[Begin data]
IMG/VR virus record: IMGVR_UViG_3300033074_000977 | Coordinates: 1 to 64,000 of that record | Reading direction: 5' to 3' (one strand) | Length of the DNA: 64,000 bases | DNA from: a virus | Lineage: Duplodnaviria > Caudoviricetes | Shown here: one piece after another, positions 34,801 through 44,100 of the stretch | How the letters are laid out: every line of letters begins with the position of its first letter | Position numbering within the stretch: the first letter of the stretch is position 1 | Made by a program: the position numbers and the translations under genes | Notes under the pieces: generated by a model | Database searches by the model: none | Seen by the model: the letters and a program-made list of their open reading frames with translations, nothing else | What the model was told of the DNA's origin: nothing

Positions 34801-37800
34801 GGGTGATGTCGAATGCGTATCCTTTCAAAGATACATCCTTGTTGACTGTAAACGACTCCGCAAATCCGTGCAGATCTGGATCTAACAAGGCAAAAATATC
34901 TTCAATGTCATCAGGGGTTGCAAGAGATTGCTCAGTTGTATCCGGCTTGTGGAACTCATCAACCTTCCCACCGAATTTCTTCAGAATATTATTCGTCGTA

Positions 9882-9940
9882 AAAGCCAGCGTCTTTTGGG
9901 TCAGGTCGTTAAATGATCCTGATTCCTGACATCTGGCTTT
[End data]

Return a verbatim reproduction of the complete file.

IMG/VR virus record: IMGVR_UViG_3300033074_000977 | Coordinates: 1 to 64,000 of that record | Reading direction: 5' to 3' (one strand) | Length of the DNA: 64,000 bases | DNA from: a virus | Lineage: Duplodnaviria > Caudoviricetes | Shown here: one piece after another, positions 34,801 through 44,100 of the stretch | How the letters are laid out: every line of letters begins with the position of its first letter | Position numbering within the stretch: the first letter of the stretch is position 1 | Made by a program: the position numbers and the translations under genes | Notes under the pieces: generated by a model | Database searches by the model: none | Seen by the model: the letters and a program-made list of their open reading frames with translations, nothing else | What the model was told of the DNA's origin: nothing

Positions 34801-37800
34801 GGGTGATGTCGAATGCGTATCCTTTCAAAGATACATCCTTGTTGACTGTAAACGACTCCGCAAATCCGTGCAGATCTGGATCTAACAAGGCAAAAATATC
34901 TTCAATGTCATCAGGGGTTGCAAGAGATTGCTCAGTTGTATCCGGCTTGTGGAACTCATCAACCTTCCCACCGAATTTCTTCAGAATATTATTCGTCGTA

Positions 9882-9940
9882 AAAGCCAGCGTCTTTTGGG
9901 TCAGGTCGTTAAATGATCCTGATTCCTGACATCTGGCTTT